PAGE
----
chapter  27
12 Pages

FICTION

ByDAVID DAVIES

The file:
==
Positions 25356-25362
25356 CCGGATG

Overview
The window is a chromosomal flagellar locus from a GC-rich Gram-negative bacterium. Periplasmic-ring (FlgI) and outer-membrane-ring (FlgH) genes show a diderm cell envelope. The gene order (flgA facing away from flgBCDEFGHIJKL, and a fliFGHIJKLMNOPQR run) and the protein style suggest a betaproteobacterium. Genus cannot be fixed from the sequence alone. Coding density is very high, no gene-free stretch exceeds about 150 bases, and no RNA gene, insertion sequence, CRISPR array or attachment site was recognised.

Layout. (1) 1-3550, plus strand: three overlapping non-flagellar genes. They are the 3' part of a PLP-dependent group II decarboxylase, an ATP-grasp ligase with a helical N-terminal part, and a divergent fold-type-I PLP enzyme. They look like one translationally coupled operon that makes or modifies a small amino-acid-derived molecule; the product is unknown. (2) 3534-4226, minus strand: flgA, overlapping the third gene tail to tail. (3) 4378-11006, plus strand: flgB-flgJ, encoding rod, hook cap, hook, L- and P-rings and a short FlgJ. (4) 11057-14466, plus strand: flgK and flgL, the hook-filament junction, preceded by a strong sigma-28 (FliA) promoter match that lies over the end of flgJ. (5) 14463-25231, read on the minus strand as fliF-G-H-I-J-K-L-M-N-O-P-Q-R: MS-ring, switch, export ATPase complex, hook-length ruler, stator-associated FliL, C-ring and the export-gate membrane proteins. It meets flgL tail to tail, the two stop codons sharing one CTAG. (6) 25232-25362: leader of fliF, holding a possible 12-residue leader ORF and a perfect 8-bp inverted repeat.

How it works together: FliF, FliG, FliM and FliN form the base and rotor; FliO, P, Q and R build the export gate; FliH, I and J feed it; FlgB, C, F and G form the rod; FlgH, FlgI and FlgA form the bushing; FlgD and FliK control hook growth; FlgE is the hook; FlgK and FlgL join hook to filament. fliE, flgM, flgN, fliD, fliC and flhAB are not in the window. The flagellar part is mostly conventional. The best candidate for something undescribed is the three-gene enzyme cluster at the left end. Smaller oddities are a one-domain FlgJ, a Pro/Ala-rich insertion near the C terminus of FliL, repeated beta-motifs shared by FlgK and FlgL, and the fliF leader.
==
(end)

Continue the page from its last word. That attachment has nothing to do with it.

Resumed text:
Few concepts in the arts are as central to our ordinary commerce with art works yet as philosophically problematic as that of fiction. While we seem to have little difficulty employing the concept in everyday life, a number of very thorny problems continue to preoccupy philosophers. Most obviously, the very nature of fiction calls for clarification: what distinguishes those verbally or visually presented representations which are fictions from those which are not? Second, there are questions about the notion of ‘fictional truth,’ or, less paradoxically, ‘truth in a fiction.’ Third, there are possibly deeper questions about what may be termed ‘truth through fiction,’ the capacity of fictions to furnish us with knowledge of the actual world. Fourth there are questions about the mode of existence enjoyed by those characters and events, described in fictional narratives, upon which the truth or falsity of claims made about those narratives seems to depend. Finally, there are apparent paradoxes arising out of our emotional responses to representations acknowledged to be fictional. I shall examine in some detail how the first three questions might be answered, and briefly locate the remaining questions in the broader philosophical terrain.